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Sudha Chandran

Dancer awarded Rs 565,000 as compensation for amputation Sudha Chandran walked out of the Madras high court on Thursday, richer by Rs 565,000. The sum was awarded as compensation after the dancer and actress had her leg amputated in an accident involving a Thiruvalluvar Transport Corporation bus and the Omni minibus she was travelling in.

The accident occurred in 1981. The gutsy Chandran had, following her amputation, got back to the dance floor with an artificial - the Jaipur - foot. And so heart-warming was her fightback that a Madras producer was inspired to make the story into a celluloid box office smash, Mayuri. The film - basically a tender, three-handkerchief story of a person coming good against the odds, was later remade in various Indian languages including Hindi.

A division bench comprising Justices A Abdul Hadi and P Sadasivam dismissed an appeal by the TTC and directed the corporation to pay the amount with 12 per cent interest from the date on which she filed the claim before the Motor Accident Claims Tribunal, Tiruchirapalli, in 1991. The bench directed the TTC to deposit the amount in the court. The bench also awarded Rs 145,000, with 12 per cent interest, to three others who sustained injuries in the same accident. Interestingly, the MACT had awarded Chandran a mere Rs 110,000, and a total of Rs 91,000 to the three others. The TTC appealed this judgment in court.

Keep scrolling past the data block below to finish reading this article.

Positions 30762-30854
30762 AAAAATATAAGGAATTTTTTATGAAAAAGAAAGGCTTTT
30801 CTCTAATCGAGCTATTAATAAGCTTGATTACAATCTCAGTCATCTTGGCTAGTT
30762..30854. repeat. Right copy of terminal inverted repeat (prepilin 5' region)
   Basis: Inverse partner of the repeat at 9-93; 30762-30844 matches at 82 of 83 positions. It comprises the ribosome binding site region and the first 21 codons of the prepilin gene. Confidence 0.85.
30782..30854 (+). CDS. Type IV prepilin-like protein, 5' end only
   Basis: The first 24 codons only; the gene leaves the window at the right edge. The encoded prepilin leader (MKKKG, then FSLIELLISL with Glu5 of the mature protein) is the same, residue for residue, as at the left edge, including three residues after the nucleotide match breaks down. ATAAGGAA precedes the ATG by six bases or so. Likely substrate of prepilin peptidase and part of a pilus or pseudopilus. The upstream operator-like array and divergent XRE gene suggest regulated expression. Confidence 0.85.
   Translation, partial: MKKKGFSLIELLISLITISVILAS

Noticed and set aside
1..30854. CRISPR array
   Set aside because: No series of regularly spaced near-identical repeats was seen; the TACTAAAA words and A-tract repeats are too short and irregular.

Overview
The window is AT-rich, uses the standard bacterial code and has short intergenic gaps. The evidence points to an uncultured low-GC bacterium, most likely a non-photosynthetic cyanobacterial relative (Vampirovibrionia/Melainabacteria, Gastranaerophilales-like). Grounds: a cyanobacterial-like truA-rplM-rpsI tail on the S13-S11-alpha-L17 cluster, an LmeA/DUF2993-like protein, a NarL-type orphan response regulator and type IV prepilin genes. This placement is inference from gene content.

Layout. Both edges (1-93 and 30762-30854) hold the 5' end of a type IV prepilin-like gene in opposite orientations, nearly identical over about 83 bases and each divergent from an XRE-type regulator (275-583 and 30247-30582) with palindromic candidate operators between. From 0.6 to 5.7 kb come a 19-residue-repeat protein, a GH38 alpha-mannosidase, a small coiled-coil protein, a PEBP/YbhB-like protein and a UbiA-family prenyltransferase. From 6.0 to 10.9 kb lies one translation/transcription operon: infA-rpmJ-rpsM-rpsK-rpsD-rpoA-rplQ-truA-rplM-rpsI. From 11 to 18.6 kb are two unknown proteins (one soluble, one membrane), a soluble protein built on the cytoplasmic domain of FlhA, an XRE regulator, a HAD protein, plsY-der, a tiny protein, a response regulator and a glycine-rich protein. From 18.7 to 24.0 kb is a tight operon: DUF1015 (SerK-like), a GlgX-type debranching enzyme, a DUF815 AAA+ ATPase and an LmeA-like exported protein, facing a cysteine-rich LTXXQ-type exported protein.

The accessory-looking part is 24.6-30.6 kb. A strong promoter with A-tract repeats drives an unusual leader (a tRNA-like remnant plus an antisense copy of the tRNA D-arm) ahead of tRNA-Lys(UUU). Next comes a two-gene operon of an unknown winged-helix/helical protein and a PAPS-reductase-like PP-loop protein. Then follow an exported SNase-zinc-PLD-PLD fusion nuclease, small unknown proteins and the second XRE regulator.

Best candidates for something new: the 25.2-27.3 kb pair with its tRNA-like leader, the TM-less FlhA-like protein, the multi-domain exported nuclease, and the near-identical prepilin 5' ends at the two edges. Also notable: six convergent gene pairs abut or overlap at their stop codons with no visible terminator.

Holding that the mishap was entirely due to the negligence of the TTC driver, the bench for its part choose to award much higher amounts by way of compensation. The bench pointed out that Sudha Chandran learnt dancing at the age of three and had achieved distinction which very few dancers of her age had. She had given 76 performances in various parts of the country in a span of six years, averaging one performance per month. Considering her talent, the bench said, it could be safely fixed that her monthly income from her dance performances would be Rs 3,500. If she was 18 at the time of the accident, counting for all the years she lost, it could be safely assumed that the accident had caused her loss of income to the tune of Rs 422,000.

Using this figure as base, the bench added on another Rs 50,000 for the pain and suffering, Rs 75,000 for permanent disability, Rs 16,000 for medical expenses and Rs 4,000 for extra nourishment. Chandran has, of course, gone on to make something of a career for herself in films. Though her first film, under the directorial baton of G. Vishwanath, was a huge hit, she failed to repeat the success in successive outings and has been reduced to playing sister and second lead roles. And, of course, Chandran has been giving regular dance performances even after the accident.


Copyright © Rediff On The NeT 1996

This report is reproduced with the kind permission of Nikhil Lakshman Editor, Rediff On The NeT

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